Student-athlete mental health right now

Student-athlete mental health right now

Rory Kelly
Editorial Contributor

Early morning lifting session, breakfast, class, office hours, discussion, lunch, lab, team practice, physical therapy and prehab exercises, dinner with teammates, study for an exam and work on a paper in the library. A day in the life of a college student is very full, especially so for student-athletes. Efficient routines created by class schedules, set practice times, and sleep and hunger cues are essential for top performance in academics and athletics. Ideally, these very full days include work and play, along with a built-in support network of teammates and coaches with whom one shares goals and the collective journey of growth to achieve them.

The high academic demands all students tackle in addition to student-athletes’ athletic demands can overwhelm during times of mental, emotional, physical stress, or other difficulties. Additionally, the disruption caused by COVID 19 which resulted in loss of routine, social connection, goal-oriented practice, and play can also be unsettling, as noted by many graduating and injured student-athletes. In a time when all student-athletes have faced coronavirus-related campus shutdowns, and resulting season terminations or alterations, many of them are struggling to cope and adapt.

NCAA Research partnered with the NCAA Sports Science Institute and three national Student-Athlete Advisory Committees to conduct a survey on student-athlete wellbeing in April following the coronavirus-related campus shutdowns and cancellation of NCAA sports. The survey sought to assess student-athletes’ mental health, living situations, barriers to training, academics, and social connections through athletics. It is important to note that out of the 37,658 respondents, female student-athletes and white student-athletes were overrepresented compared to the percentage of the student-athlete population they comprise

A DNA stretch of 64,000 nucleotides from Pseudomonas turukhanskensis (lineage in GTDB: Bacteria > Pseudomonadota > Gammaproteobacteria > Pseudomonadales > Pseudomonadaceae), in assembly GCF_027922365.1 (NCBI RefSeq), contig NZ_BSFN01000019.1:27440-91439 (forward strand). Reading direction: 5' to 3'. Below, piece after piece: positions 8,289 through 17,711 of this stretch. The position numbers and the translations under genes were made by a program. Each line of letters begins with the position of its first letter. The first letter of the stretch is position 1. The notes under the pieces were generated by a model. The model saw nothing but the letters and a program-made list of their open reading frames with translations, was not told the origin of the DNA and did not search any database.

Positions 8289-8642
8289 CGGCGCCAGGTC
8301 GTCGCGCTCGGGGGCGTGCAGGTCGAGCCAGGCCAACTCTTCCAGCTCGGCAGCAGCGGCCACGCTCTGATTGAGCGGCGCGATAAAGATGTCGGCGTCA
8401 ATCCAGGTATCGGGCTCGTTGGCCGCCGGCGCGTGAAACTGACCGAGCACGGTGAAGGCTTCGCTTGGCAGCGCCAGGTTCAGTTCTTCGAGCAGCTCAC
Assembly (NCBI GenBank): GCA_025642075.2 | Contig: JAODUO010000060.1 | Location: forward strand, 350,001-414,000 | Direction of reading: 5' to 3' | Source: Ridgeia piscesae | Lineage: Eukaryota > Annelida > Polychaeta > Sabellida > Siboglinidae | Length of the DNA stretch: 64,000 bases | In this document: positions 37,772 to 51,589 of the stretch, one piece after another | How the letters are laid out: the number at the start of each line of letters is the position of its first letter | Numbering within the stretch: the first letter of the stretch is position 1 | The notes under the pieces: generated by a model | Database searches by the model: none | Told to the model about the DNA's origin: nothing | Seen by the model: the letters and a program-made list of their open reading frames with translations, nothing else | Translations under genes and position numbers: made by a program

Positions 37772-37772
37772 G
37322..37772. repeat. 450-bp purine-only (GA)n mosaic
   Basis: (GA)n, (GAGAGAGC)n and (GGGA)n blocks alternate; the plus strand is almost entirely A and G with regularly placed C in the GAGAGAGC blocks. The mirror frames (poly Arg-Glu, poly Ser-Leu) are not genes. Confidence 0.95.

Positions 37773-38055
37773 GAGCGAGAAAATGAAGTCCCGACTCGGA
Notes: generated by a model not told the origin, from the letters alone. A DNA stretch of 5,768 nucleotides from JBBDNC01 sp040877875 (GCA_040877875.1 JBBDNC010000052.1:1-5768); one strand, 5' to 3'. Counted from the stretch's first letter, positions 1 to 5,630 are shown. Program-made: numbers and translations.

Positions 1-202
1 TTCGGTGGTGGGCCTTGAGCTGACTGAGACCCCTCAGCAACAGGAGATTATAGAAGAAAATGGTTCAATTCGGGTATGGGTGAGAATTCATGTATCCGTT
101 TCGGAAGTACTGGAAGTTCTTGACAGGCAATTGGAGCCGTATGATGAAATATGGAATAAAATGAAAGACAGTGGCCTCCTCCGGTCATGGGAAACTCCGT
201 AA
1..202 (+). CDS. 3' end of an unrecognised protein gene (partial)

Student-athletes reported experiencing mental health distress at a level 150-250% higher in the month of April than had been reported by NCAA athletes in past National College Health Assessments. The most common difficulties students noted included feeling overwhelmed by all they had to do, sleep issues, mental exhaustion, loneliness, and sense of loss.

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Figure 1. Mental health concerns student-athletes experienced “constantly” or “most every day.”

Only 60% of men and 55% of women reported knowing where to access services, which aligns with the findings from Active Minds’ April 2020 college mental health survey.

Additionally, the researchers collected data on student-athletes’ desired resources and sources of support. Student-athletes requested updated information from the NCAA regarding fall sports plans, guidance from coaches for training and resources supporting social and mental health, and academic and career support, financial assistance, and health care access from athletics departments.

As student-athletes continue to adapt to policy and campus changes as the virus continues to spread and the wait for a vaccine continues, they are grasping for support and consistency amongst the uncertainty. The CONNECT@College platform offers students a number of options to support their wellbeing. To foster social connection, CCH has implemented COVID-19-related support group sessions via telehealth where students can share experiences and find support in peers while guided by a licensed clinician. Additionally, ICare, CONNECT’s online self-guided cognitive behavioral health training, encourages students to develop skills such as problem-solving, fact-checking, and self-compassion over the course of eight online sessions. And for students seeking greater levels of support, we offer a 24/7 support line, referrals to our private network of clinicians, and community referrals for those seeking high-touch clinical support.

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